Rebecca Deczynski believes that every girl should have an opportunity to feel like a princess for a day.
Looking for a way to help underprivileged girls experience the glamour and glitz of prom night, Deczynski stumbled upon Becca's Closet - a website that helps give dresses free of charge to teens who otherwise may not be able to afford them.
"I think every girl should have an opportunity to go to her prom and fel like royalty for a day," the 17-year-old Cranford High School senior said.
Standing in a small room tucked in the back of the Cranford High School cafeteria, Deczynski sorts through dozens of prom dresses that have already been donated. Some are traditional, with lots of tulle, lace and satin; others are sleek and modern with floor-length hemlines and some are a bit more daring. There are sizes to fit teenage girls of all shapes and sizes, and all of the dresses are clean and in very good condition.
Deczynski started the Cranford chapter of Becca's closet two years ago as a sophomore. She occasionally enlists the help of teachers and classmates to help her carry an sort through all the the donated dresses, but she has primarily handled the responsibility of running the chapter on her own. Often, she'll spend some time after school or during a free period working to organize the dresses and respond to emails from people requesting dresses. Next year, two sophomores will take over when Deczynski goes off to college.
"I didn't want this to be something that fades into obscurity," Deczynski said, adding that she hopes Becca's Closet will continue at CHS for years to come.
The well-spoken teen said her biggest challenge so far has been finding a place to store the dresses that people donate. The first year, the dresses were kept in the high school choir room. Now, they are kept in a small room with a staircase leading to the school auditorium.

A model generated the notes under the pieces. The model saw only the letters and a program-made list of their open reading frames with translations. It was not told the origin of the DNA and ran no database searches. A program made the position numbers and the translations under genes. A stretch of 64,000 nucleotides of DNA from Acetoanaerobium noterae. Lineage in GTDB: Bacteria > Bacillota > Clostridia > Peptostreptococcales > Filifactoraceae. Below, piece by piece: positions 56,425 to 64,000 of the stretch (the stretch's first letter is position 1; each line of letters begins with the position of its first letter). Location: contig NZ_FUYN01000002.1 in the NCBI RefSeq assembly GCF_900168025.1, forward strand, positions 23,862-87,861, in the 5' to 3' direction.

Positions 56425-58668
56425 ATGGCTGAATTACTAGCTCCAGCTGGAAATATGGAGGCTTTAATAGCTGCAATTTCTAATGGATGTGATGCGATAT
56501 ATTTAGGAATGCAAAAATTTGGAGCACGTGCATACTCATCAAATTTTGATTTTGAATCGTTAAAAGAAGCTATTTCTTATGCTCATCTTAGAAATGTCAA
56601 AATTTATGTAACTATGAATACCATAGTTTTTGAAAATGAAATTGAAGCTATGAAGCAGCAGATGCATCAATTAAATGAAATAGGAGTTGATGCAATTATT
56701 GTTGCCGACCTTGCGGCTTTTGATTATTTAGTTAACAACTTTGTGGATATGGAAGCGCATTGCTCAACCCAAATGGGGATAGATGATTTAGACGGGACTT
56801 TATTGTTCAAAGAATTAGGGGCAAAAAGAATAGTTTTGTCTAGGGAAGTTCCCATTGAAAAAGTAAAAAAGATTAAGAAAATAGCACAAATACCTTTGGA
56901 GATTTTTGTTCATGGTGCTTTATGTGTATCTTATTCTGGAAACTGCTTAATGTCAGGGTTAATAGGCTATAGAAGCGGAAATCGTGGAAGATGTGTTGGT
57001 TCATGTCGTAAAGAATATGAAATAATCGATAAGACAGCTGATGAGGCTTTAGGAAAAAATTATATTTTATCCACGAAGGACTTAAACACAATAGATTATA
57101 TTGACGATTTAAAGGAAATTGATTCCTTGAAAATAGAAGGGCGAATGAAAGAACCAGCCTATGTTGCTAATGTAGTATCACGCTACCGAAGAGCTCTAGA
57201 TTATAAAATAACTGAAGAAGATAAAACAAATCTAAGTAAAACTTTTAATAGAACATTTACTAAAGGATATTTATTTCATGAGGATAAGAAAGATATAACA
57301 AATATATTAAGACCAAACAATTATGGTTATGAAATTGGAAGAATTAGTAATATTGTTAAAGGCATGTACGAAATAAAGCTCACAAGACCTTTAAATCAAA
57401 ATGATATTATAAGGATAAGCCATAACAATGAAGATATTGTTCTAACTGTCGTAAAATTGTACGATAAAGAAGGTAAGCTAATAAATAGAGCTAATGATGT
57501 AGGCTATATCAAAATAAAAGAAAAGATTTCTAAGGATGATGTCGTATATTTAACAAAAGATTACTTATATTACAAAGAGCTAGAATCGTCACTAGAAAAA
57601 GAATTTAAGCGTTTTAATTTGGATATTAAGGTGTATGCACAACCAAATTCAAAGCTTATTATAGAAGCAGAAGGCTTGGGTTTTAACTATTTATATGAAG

Last year, more than 1,000 formal dresses were donated to the Cranford chapter of Becca's Closet, with many of them coming from a bridal shop in Linden. The CHS senior has collected more than 2,500 dresses since she started the chapter two years ago. Usually, Deczynski said, most of the donations and requests for dresses come through the Becca's Closet website. Those who wish to donate or girls who are in need of prom attire can search the site and email Deczynski.
Although the majority of the dresses that people request are for prom, there have also been times when young girls are seeking clothing for other formal or semi-formal events such as graduation. With the cost of a prom dress average anywhere from $300 to more than $1,000 depending on the brand and style, Rebecca's Closet has become an important resource for numerous girls each year.
Becca's Closet was created as a legacy to 16-year-old Rebecca Kirtman. Becca, a cheerleader and honor student died as a result of a tragic automobile accident on Aug. 20, 2003. In the Spring of her freshman year at Nova High School in Davie, Fla., Becca launched a dress drive to provide prom dresses and accessories to high school girls who could not afford to purchase them. In her memory, Becca's family continues the effort today. There are now chapters in 33 states throughout the nation, including five in New Jersey.
When prom season draws to a close, Deczynski said the leftover dresses are donated to schools in places such as Newark and New Brunswick, where there may be several girls in need of dresses for prom, homecoming or even eighth grade dances.
An aspiring fashion journalist who currently writes for the CHS newspaper, The Spotlight, Deczynski has been looking forward to attending her senior prom for years. With just over a month left before the CHS prom, Deczynski and her classmates are making final preparations for the big event and she said everyine "is getting really excited."
The senior said Becca's Closet isn't just about helping girls find dresses, but about making them feel special and glamorous for a day. Deczynski said the chapter does not ask for proof of financial hardship and the distribution of dresses is kept confidential. Girls can visit the Cranford "closet" and select one of the dresses that are in stock.